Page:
Improving Customer Service

Executive Summary

The Internal Revenue Service, the federal agency most citizens prefer to avoid, might seem the least likely to develop a customer focus. But a story about the IRS shows the kind of service that government employees can deliver:

A down-on-his-luck taxpayer hitchhiked from out of state to the IRS Ogden, Utah Service Center to pick up his refund check. As it turns out, Ogden does not issue checks. But IRS employees there confirmed that he was due a refund. They ordered a check sent to Ogden from a disbursing center. Because the process would take 10 days, and the hitchhiker had no money, IRS employees found him shelter and collected enough food money to see him through until the check arrived.

This Ogden center won the 1992 Presidential Award for Quality. Unhappily, their performance is not typical of the federal government.

Service is Below Expectation. The overall quality of service provided by the government is below what the public expects and has a right to expect. Long lines, busy signals, bad information, and financial errors are far too common. Similar problems with similar causes also afflicted corporate America--too many layers, internal monopolies, and lack of customer focus. But business, which lives or dies based on customer satisfaction, has been busy reinventing itself over the past 15 years. Today's business successes are customer driven.

So far the government has not kept pace. Unlike businesses, government agencies rarely get their funding directly from the public. Lacking this direct link to their real customers, agencies often focus instead on powerful stakeholders, such as Congress or higher-level management. As these stakeholders raise issues, agencies increase their specialization, add organizations, and pile on more directives. In the process, the focus moves further and further from their real customers, the public.

The Beginning of a Customer Service Emphasis. The good news is that the help given to the hitchhiking taxpayer in Ogden is not an isolated incident. In some agencies there are beginnings of a new public sector emphasis on customer service.

Programs in the Forest Service, the Defense Department, and other federal organizations have already boosted both customer satisfaction and productivity. The Commerce Department's International Trade Administration set up a 24-hour phone system that lets callers select topics from a menu and fax themselves information on the changing trade situation in Eastern Europe. The Department of Veterans Affairs plans mandatory training in courtesy for employees serving the needs of veterans. And information technology leaders from 12 federal agencies have formed a "Service to the Citizen" alliance, in which members collaborate on projects and fund work to sort out how technology can improve service to the government's customers.

In June 1993, this alliance, plus 150 federal, state, and local officials, and leaders from the private sector and academia, met at a Richmond, Virginia, conference to consider the government's ability to deliver information and services to the public. The conference report, We the People, sees the government's challenge as learning to focus on the customer instead of internal processes. "[T]he ultimate goal," it said, "would be to reestablish government for the people as promised by the constitution." [Endnote 1]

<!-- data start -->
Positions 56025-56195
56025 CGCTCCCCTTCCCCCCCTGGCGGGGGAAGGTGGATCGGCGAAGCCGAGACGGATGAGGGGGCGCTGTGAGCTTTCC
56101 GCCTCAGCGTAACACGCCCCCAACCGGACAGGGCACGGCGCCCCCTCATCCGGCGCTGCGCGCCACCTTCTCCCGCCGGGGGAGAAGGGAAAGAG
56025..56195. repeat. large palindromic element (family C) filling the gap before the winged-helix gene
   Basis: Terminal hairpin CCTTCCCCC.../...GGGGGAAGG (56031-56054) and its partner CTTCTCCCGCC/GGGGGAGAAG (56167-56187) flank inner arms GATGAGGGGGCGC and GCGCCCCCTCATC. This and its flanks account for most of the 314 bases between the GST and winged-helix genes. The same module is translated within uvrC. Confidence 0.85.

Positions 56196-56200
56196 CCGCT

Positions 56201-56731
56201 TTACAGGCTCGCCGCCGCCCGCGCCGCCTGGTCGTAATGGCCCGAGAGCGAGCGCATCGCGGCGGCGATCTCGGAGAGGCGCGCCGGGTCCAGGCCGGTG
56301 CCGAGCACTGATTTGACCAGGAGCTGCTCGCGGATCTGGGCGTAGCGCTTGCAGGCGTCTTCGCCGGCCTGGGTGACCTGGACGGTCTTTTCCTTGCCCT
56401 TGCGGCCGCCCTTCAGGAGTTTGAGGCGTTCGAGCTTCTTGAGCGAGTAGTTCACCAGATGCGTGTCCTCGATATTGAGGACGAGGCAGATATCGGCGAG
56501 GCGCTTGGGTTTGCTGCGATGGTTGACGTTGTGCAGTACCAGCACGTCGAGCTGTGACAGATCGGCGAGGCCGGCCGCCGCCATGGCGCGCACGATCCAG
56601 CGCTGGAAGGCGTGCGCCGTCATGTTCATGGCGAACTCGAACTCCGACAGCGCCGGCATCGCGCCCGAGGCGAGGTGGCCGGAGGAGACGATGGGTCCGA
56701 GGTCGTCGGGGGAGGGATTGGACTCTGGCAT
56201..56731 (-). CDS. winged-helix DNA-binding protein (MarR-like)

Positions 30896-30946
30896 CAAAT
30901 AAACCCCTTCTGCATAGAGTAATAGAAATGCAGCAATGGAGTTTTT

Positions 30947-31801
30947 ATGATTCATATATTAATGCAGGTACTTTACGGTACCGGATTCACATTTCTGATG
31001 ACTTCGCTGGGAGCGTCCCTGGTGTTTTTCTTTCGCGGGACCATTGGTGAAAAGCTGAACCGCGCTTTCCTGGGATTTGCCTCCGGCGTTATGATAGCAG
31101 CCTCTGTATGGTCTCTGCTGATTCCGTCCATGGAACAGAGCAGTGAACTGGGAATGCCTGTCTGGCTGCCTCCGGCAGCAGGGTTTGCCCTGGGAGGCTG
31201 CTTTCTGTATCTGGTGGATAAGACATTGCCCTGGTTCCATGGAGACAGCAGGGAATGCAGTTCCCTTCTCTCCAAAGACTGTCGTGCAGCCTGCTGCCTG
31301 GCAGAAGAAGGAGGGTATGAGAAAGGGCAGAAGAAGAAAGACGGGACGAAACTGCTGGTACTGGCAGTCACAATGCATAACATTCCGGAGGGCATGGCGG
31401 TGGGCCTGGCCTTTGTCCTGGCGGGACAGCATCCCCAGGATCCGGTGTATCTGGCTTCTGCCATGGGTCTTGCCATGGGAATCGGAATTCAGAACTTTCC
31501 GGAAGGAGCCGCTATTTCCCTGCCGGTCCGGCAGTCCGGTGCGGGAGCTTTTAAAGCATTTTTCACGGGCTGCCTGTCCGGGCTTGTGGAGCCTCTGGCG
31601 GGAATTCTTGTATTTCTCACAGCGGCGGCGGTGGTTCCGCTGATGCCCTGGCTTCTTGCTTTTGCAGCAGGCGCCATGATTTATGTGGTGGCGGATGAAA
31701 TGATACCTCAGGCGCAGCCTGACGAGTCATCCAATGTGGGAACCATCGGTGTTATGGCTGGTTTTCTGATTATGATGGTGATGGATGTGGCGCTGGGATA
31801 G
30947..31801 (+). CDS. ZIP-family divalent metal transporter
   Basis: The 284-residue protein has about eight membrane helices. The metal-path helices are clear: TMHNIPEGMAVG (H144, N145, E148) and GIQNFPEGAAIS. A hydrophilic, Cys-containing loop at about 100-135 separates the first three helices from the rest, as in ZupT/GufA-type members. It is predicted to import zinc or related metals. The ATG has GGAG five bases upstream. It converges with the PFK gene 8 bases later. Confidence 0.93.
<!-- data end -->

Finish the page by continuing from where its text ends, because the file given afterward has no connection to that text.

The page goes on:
A Vision for the Future. This indeed is the vision of the National Performance Review--a government turnaround, like that of America's best corporations, to reestablish government for the people. These real customers will drive government services. Agencies will constantly ask customers what they want and whether they are satisfied with what they are getting. Agencies will post performance standards, measure performance in terms of customer satisfaction, and allocate resources to maximize such satisfaction. Front-line workers will be the primary sources of ideas on how to deliver better services for less. And the federal government will set its goal as providing customer service to equal the best in business.

Three agencies with the bulk of the government's contacts with the public--the IRS, Social Security Administration, and Postal Service--have already begun to work with customer service standards. Each of these agencies has a significant customer service program. Their standards address specific dimensions of customer service, such as waiting times and courtesy. Each is publishing its standards and posting them on the walls of offices where it has contact with the public.

One route for agencies to understand what their customers want is through the use of surveys. This means more surveys will need to be reviewed and approved under the Paperwork Reduction Act. The Office of Management and Budget (OMB), which is responsible for these reviews, is looking to streamline its procedures. OMB should delegate its approval authority to departments that are able to comply with the requirements of the Act. OMB should provide training, advice, and interagency coordination. OMB should also clarify guidance on the use of public focus groups as a source of input and streamline the process to renew survey approvals.

Taken collectively, the actions recommended in this report put government's focus squarely on the customer where it belongs. With this focus, all the lessons from both the public and private sector say that rework, make work, and unnecessary tasks fall away, and productivity soars.


1. Services to the Citizen Intergovernmental Task Force, We the People ( July 1993). (Conference report.)

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